to those not exposed (Zillman, 1971), and researchers interpreted these more intense shocks as

increased aggression. These researchers incorporated radical feminist critiques of pornography

(Malamuth, 1978), which maintained that pornography could be linked to rape, aggression, and

gender inequality (Brownmiller, 1975; Russell, 1988). These studies on aggression seemed to

provide the evidence of pornography’s social harm that the 1970 commission failed to uncover,

particularly when pornography included depictions of violence (Donnerstein & Linz, 1986).

Experimental designs also allowed the researchers to draw causal connections between violent

pornography and aggression, tenuously implicating pornography in violence against women.

Pornography debates in the 1980s. As the experimental link between pornography and

aggression strengthened in the early ‘80s (Donnerstein & Berkowitz, 1981; Linz, Donnerstein, &

Penrod, 1984; Zillmann & Bryant, 1982), three government committees were convened (the

Williams committee in the UK in 1979, the Fraser Committee in Canada, and the Attorney

General’s commission in the U.S., both in 1986) that took this research into account (Einsiedel,

1988). These committees drew sharp criticism from scholars concerned with civil liberties

(Brannigan, 1991; Fisher & Barak, 1991; Segal, 1990) and some aggression researchers

themselves spoke out, appalled at the thought of their own data giving license to government
Pornography and Romantic Relationships 11

censorship, (Linz, Penrod, & Donnerstein, 1987; Wilcox, 1987). As a result, many lost

confidence in the literature connecting pornography use and aggression, with some citing these

researchers’ critiques to demonstrate a lack of credible evidence for pornography’s social harm

(Rubin, 1993).

Throughout this ongoing struggle, the central question remained: could social science

find incontrovertible, causal evidence linking pornography consumption to violence or sexual

assault? The consensus, both then and now, is that it cannot (Boyle, 2000; Jensen, 1994). Even if

such a link existed, ethical restrictions made finding strong experimental evidence difficult, as

researchers would never knowingly provoke real acts of rape or violence, either in the laboratory

or in the field (Zillmann & Bryant, 1986). Since the available evidence was not the appropriate

kind, the debate ebbed with little consensus on pornography’s effects, and many continued to

view pornography as harmless (Fisher & Barak, 1991). Research exploring the connection

between pornography and aggression ebbed as well, with a few notable exceptions (e.g.,

Malamuth et al., 2000).

Feminist sex wars. As pornography came to the fore in the 1960s, feminist voices were

quick to condemn its highly distorted portrayal of women (i.e., the idea that porn is a lie that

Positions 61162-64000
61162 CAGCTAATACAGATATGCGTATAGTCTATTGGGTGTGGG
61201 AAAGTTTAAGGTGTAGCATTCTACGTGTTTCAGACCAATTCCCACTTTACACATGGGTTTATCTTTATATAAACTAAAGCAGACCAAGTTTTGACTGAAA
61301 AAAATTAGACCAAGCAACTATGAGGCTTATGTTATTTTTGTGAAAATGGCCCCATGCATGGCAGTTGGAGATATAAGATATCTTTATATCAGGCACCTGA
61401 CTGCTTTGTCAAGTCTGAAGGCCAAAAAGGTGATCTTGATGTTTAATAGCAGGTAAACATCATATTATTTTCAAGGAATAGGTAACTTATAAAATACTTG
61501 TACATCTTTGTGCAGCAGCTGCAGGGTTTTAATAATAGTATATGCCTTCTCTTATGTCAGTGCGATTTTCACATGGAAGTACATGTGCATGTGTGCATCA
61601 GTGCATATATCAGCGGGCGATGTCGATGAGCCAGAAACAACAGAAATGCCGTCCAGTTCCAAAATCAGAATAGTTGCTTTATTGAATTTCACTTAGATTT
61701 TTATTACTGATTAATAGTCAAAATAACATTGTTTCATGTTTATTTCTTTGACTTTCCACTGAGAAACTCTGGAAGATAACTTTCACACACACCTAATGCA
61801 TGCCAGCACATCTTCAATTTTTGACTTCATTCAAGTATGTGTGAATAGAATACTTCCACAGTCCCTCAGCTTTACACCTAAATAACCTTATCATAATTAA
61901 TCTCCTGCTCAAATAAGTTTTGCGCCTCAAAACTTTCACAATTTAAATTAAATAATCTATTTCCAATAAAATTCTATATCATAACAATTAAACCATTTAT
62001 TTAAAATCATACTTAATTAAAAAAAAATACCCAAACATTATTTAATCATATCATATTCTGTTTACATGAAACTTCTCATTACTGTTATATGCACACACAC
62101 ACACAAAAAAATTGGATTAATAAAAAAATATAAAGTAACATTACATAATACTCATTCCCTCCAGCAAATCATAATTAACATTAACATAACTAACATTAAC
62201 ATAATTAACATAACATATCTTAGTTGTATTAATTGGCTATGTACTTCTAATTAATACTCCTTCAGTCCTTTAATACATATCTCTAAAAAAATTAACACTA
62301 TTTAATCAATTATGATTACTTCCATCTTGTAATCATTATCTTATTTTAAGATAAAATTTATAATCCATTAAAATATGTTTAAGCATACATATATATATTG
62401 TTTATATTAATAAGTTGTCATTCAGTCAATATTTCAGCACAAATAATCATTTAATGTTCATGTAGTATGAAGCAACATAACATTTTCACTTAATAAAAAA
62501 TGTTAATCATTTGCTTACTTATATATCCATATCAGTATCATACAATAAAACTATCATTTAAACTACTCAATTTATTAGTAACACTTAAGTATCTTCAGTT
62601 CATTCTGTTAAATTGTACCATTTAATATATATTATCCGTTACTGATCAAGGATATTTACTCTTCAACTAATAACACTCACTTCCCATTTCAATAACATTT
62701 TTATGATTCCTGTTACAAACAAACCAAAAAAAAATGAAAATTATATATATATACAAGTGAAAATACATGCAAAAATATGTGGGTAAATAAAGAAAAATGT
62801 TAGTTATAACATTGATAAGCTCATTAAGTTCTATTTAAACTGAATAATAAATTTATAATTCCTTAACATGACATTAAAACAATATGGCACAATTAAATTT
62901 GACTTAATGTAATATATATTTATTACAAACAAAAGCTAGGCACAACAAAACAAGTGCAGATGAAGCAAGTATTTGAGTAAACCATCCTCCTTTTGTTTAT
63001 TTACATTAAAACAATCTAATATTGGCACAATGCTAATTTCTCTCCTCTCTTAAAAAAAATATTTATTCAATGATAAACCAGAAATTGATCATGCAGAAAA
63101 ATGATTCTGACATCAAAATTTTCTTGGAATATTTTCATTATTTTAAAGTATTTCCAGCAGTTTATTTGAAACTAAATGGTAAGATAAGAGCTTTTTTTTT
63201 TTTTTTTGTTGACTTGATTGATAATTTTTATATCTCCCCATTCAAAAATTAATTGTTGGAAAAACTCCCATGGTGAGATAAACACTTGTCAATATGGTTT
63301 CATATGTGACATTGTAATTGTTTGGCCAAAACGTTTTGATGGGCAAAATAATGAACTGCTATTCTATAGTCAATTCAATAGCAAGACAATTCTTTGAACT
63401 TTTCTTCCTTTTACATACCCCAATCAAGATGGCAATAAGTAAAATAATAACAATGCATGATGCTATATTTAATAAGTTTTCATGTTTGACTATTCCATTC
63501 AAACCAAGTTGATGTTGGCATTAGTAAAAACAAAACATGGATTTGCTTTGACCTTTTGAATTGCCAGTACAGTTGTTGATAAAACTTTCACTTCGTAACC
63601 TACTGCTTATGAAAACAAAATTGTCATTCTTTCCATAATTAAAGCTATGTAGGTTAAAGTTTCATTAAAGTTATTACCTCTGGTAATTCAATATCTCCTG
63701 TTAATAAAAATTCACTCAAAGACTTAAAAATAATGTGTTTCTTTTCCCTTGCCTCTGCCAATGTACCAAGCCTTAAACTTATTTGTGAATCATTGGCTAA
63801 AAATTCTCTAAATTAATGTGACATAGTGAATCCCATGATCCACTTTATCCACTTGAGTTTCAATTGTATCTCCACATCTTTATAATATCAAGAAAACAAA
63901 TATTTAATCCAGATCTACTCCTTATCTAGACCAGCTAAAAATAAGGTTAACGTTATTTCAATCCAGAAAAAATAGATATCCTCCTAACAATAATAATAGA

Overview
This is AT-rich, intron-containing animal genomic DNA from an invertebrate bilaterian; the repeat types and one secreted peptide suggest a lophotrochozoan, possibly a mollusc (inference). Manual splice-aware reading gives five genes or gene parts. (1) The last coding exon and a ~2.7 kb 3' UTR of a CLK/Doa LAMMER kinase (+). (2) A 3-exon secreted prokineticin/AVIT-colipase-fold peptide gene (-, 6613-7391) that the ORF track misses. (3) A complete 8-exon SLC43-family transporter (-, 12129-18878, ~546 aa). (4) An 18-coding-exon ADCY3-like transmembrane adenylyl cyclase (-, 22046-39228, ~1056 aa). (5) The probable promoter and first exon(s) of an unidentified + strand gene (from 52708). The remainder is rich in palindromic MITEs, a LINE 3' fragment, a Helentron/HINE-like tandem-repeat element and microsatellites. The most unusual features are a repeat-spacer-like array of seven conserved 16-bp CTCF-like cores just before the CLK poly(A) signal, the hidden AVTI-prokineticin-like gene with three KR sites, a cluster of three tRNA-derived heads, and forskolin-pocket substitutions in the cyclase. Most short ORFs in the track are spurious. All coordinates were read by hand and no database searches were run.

depicts women as enjoying acts of violence and rape committed against them; Brownmiller,

1975; Millett, 1970). These voices (e.g., Dworkin, 1985; MacKinnon, 1985) organized in the late

1970s as Women Against Pornography, were dedicated to decreasing the influence of

pornography in society (Kirkpatrick & Zurcher, 1983). They argued that pornography was both a

symptom and a cause of the male domination of women through rape and violence and that it

helped perpetuate gender inequality, violating women’s civil rights. This position enjoyed a great
Pornography and Romantic Relationships 12

deal of public favor over the next decade, with increasing influence in both political (Fraser

Commission, 1985), and academic arenas (Russell, 1988).

Yet not all feminists were comfortable with the positions and tactics of anti-pornography

activists. These feminists often took an anti-censorship stance, admitting that pornography was

distasteful, but not distasteful enough to invoke government restriction (Rubin, 1993; Strossen,

1993). Many were also uncomfortable joining forces with moral and Christian conservatives,

however, who actively opposed feminist principles and values on other issues (Ellis, O'Dair, &

Tallmer., 1990; Rubin, 1993; Strossen, 1993). Education, they argued, was a better solution than

censorship, and the marketplace of ideas would eventually lessen pornography’s influence,

reducing its detrimental impact (Carse, 1995).

There were some scholars, however, who recognized the need for a stronger defense of

pornography:

If the feminist critique is correct, then to champion the marketplace of ideas in the face of

the “real harms” caused by pornography is an empty and unresponsive argument. If

pornography deserves to survive the feminist attack, a justification beyond that of liberal

tolerance is required. (Sherman, 1995, p. 667).

By the late 1990s, various feminists were prepared to provide this justification, arguing that

pornography helped to encourage healthy and uninhibited female sexuality (Lubey, 2006).

Pornography, to them, was media worth celebrating in its own right (Chancer, 2000).

Although it is difficult to determine a clear victor in these debates, the influence of

radical feminists has waned in recent years, particularly following the death of Andrea Dworkin

(Boulton, 2008). Although the radical feminist perspective on pornography has far from